6 essential training tips for dog owners
Our fantastic friends at All Things Dogs have written a great blog about the best training tools for pet owners.
Whilst dominance theory has been widely debunked, many pet owners are wondering where best to start when training their faithful friends.
Well, we intend to start at the beginning. There’s no secret, no magic wand, just a good solid understanding of how dogs learn and a willingness to put in some hard work. With us so far? Let’s get cracking!
The idea that as pet owners, we need to be “in charge” or “show them who’s boss!” originated from a study carried out on captive wolves. First things first, the domestic dog is not a wolf and they’re far from being captive. The author of the original study even corrected his earlier mistakes, writing in 2003 that even if we were still hung up on the wolf-dog idea, the social behaviour of a wild wolf, largely consists of cohesion and cooperation!
So, if we don’t do the “alpha roll” or punish them into submission, how do we get our dogs to respect us and learn appropriate behaviour?
Build a positive relationship
Ever heard the saying when dealing with a difficult colleague or peer, kill them with kindness? Or you can catch more flies with honey than vinegar? In a nutshell, that!
Countless studies have shown that dogs learn through positive reinforcement. If a behaviour elicits a positive response, they are more likely to repeat said behaviour. Similar studies have shown, by contrast, that aversive techniques (punishment) actually create and exacerbate problematic behaviours.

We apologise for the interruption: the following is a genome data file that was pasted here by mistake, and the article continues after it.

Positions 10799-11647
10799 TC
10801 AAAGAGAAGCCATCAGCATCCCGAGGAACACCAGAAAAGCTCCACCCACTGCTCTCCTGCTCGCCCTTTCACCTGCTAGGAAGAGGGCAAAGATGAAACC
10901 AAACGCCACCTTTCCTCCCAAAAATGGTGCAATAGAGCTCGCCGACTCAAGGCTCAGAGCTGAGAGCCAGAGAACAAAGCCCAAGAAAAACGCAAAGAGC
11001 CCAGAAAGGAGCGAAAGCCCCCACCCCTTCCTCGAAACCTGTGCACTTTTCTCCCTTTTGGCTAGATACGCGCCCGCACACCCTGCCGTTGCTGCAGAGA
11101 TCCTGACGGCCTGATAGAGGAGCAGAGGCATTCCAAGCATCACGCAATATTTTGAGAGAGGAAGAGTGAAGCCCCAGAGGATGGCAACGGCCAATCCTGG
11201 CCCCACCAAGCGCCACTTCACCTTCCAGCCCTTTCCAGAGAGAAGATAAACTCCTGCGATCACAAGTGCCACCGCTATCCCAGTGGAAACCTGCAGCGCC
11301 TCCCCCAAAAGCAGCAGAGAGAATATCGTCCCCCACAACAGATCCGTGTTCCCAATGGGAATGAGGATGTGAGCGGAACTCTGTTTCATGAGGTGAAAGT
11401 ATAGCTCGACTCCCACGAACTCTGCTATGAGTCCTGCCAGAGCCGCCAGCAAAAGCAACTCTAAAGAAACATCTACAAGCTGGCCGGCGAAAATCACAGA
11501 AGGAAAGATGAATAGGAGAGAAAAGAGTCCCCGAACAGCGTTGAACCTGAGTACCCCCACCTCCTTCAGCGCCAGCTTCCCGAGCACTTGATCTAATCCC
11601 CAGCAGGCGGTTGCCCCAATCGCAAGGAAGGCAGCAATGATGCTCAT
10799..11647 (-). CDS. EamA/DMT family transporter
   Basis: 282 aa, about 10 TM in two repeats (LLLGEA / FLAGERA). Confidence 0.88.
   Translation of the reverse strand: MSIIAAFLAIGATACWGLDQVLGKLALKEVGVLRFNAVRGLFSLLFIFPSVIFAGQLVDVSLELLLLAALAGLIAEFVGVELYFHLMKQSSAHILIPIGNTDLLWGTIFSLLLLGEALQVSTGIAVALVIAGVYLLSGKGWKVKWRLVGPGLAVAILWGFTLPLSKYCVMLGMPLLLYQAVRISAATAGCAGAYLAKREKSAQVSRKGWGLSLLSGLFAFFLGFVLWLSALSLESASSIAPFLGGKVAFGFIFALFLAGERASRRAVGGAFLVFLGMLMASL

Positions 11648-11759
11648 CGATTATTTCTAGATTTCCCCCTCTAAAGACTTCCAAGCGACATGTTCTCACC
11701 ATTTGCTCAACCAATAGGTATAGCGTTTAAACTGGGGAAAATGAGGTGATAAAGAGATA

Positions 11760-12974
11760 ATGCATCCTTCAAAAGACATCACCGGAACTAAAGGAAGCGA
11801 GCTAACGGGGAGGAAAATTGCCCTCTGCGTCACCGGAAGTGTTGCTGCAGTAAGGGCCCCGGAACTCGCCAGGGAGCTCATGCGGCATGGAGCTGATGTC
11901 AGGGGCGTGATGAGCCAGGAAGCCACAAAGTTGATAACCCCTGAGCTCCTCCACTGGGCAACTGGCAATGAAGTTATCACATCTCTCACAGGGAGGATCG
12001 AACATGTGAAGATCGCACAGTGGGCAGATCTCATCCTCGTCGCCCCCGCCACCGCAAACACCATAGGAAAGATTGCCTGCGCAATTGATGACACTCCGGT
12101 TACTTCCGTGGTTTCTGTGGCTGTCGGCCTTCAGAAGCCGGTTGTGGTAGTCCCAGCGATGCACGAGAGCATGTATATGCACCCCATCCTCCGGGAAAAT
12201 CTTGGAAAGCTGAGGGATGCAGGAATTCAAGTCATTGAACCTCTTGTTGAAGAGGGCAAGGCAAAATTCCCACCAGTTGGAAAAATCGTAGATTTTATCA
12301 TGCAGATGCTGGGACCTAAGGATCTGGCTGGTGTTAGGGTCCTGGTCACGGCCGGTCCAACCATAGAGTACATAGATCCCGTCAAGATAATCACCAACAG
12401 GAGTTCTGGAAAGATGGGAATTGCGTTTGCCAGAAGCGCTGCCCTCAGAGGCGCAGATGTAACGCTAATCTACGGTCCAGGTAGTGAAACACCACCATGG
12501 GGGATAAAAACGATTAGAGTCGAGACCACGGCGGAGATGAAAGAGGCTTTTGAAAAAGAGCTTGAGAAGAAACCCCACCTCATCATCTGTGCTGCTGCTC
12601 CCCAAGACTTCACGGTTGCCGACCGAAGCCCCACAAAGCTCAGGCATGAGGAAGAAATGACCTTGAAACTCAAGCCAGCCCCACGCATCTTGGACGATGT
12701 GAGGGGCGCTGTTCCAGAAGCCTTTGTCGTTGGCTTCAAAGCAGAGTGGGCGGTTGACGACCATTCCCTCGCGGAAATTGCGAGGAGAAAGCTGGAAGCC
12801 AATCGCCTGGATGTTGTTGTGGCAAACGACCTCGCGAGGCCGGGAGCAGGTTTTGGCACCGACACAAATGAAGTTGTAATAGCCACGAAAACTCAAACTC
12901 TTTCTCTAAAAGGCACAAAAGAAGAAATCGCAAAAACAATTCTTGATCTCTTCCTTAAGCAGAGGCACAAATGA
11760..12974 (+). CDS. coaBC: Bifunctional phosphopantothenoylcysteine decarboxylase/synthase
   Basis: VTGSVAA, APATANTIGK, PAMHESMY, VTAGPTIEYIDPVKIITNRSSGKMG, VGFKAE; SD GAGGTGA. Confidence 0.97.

By why I hear you cry?
What is punishment in dog training?
If dogs learn through the consequences of their behaviour, surely a negative consequence helps them realise not to do it again? No, not quite.
Punishment, means, by definition, giving pain or suffering to the wrongdoer. So, you may have heard of someone rubbing their pup’s nose in their mess, or you’ve seen an owner yank the leash of the dog to get them to walk to heal or a “tap” on the nose for sniffing the garbage; the list could go on.
Pain or suffering cause a stress response in the body, in both humans and dogs. Stress hormones are released to help you escape the potential threat, whether that is to run away, stand and fight or just freeze.
The more a dog is punished, the more this stress response occurs.
Dogs may start running away from their owner.
They may decide to stand and fight, so growl at their owner or even bite/nip.
Or they may just freeze; they will stop the behaviour but instead have developed a fear of their owner. Fearful dogs can develop a range of behaviours including self-harm and destruction. They often remain in a state of chronic stress which causes a range of long-term health problems.
None of these are ideal, so we assume you are with us when we say we don’t want a stressed or fearful dog?
Behaviours you want to see in your dog
Instead, we encourage the behaviour we do want to see, we praise and reward them when they get it right. We ignore the unwanted behaviour (if it’s safe to do so) and re-direct.
So what tips or tricks allow us to do this? As we said, there isn’t a magic wand or a secret skill, we figure out what our dog likes.
Are they toy orientated or food orientated? So given the choice, will they take the tennis ball from your one hand or the liver treat from the other?
What does your faithful friend place value on? Do they respond to your praise and attention or do they prefer their rope toy over their squeaker?
In a room, lay some toys out, lay some treats out and crouch down, ask a helper to let your dog into the room and see where he goes first.
If they come to you, they are likely to place value on your praise and encouragement. If they go straight to the treats – they are food orientated, if they go to their toy, you’ve just found their high-value reward! Use this!